Consider this: American troops during WWII dusted themselves and civilians with a white powder.
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10 of 11 people found the following review helpful By Dennis Littrell HALL OF FAMETOP 1000 REVIEWERVINE VOICE on November 23, 2001
Format: Hardcover
It has become clear over the last few decades that evolution can take place much more rapidly than Darwin ever imagined. The evolution of the AIDS virus is a particularly compelling case in point, and one of the focal points of this engaging book about how our efforts to control our world can bring about unwanted evolutionary change over time periods measured not in millennia, but in weeks and months. Mostly it is microbial evolution that Harvard Professor of Biology Stephen Palumbi writes about, the AIDS virus, the bacteria that cause tuberculosis, staph and other infections, but also insects and plants, particularly the insects that eat crops and the plants we call weeds, and even fish. At the center of change is the "evolutionary engine" that is continually at work adjusting organisms to their environments. Change the environment of a creature and the creature changes to keep its fit, a never-ending phenomenon that frustrates our efforts to eradicate harmful pests and deadly diseases.
Palumbi shows how it is not enough to spray our fields of amber grain with pesticides because the pests will inevitably evolve to flourish in the new pesticide-filled environment. It is not enough to throw antibiotics at the bacteria that invade our bodies because they too will evolve to flourish. Our efforts to combat the scourges of field and body are now seen as just one half of the prey/predator, parasite/host phenomenon of co-evolution. As Palumbi phrases it, "The disease dance continues, turning to the evolutionary tune, and both players must step smartly." (p. 90) We must take the power of life forms to evolve rapidly into account, and realize that they will react to our efforts.
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5 of 5 people found the following review helpful By "ahoude" on January 11, 2002
Format: Hardcover
This is a great read. Steven Palumbi shows everyone why evolution matters today in real and meaning ful ways.
Two quotes from the book
".. the best education is the one that bites back, the one that shows with clarity of glacial ice that the facts and principles of the scientific world are of crucial importance to every day life.... not through eclectic recourse to scientific theory or historical anecdote. Instead, I need to do it through examples about how evolution in the world around us matters."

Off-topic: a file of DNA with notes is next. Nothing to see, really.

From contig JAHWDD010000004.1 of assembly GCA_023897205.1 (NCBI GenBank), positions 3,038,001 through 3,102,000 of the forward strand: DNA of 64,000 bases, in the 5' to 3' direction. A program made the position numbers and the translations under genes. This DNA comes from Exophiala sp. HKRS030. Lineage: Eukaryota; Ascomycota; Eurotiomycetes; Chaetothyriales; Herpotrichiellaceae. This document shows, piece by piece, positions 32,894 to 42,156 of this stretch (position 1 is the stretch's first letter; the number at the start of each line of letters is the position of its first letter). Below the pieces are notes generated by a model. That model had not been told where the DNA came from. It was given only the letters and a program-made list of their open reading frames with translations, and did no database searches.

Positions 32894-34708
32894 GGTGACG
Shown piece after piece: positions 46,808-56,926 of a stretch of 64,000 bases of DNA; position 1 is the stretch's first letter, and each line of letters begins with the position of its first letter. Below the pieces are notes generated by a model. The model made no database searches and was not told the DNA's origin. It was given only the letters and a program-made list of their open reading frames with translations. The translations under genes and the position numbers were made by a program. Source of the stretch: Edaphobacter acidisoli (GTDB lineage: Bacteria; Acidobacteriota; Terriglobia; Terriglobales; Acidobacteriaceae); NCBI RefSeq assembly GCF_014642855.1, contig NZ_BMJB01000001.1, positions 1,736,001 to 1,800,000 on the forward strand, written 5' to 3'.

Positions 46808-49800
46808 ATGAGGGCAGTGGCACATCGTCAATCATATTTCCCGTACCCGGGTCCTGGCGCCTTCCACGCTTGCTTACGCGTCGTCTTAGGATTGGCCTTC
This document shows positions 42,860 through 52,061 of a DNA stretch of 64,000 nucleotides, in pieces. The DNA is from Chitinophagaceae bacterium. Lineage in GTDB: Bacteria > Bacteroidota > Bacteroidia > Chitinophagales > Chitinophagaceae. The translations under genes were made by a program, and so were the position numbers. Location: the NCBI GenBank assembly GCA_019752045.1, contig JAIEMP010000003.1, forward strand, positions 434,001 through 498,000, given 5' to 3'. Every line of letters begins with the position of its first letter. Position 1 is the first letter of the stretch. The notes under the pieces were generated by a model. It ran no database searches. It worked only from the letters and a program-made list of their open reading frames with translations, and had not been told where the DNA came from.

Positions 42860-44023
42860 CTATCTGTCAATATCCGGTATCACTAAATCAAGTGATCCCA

And why does it matter: " And if antibiotic resistance just happens, then we have no notion of how it comes to be, and no real chance to block the rise of some of the world's deadliest forms of life. But if something evolves, then the science of evolution can chart the answer to why, and perhaps prevent or change it."
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Format: Hardcover
Not everyone believes that evolution occurs, even though examples exist all around us (such as antibiotic-resistant strains of bacteria). Recent studies show us that the evolution that took millions in years in the geological record now happens in months or years. What's changed? Basically, human intervention into the biological environment is becoming the driving force for evolution on earth. This outstanding book outlines this process, and argues that the process will only speed up in the future as ideas develop faster and proliferate more rapidly. Learning how to manage evolution to our benefit is our next key challenge. It is even more important than genetic engineering, because that field will trigger much inintended evolution (as it already has).
The book begins with a trip to Hawaii to rescue some rare snails for captive breeding. Along the way, many examples of human-driven evolution are observed. From there, Professor Palumbi looks at the rise of antibiotic-resistant bacteria. These strains arise in 1 to 36 years after a new antibiotic is released. Historically, it seems that bacteria tried to kill other bacteria in similar ways, so there are genetic variation escape hatches. He points out that using multiple antiobiotics can be an effective strategy for avoiding this problem. On the other hand, many diseases once thought to be under control {like tuberculosis) are on the rise again.
The HIV story is much more complex and interesting. HIV uniquely evolves in each body it invades. A better solution may be to encourage HIV to evolve in harmless ways rather than to kill it.
New bioengineered plants try to poison insects with genetic alterations. Unless farmers keep low-yield refuges, this will simply create poison-resistant insects and pests.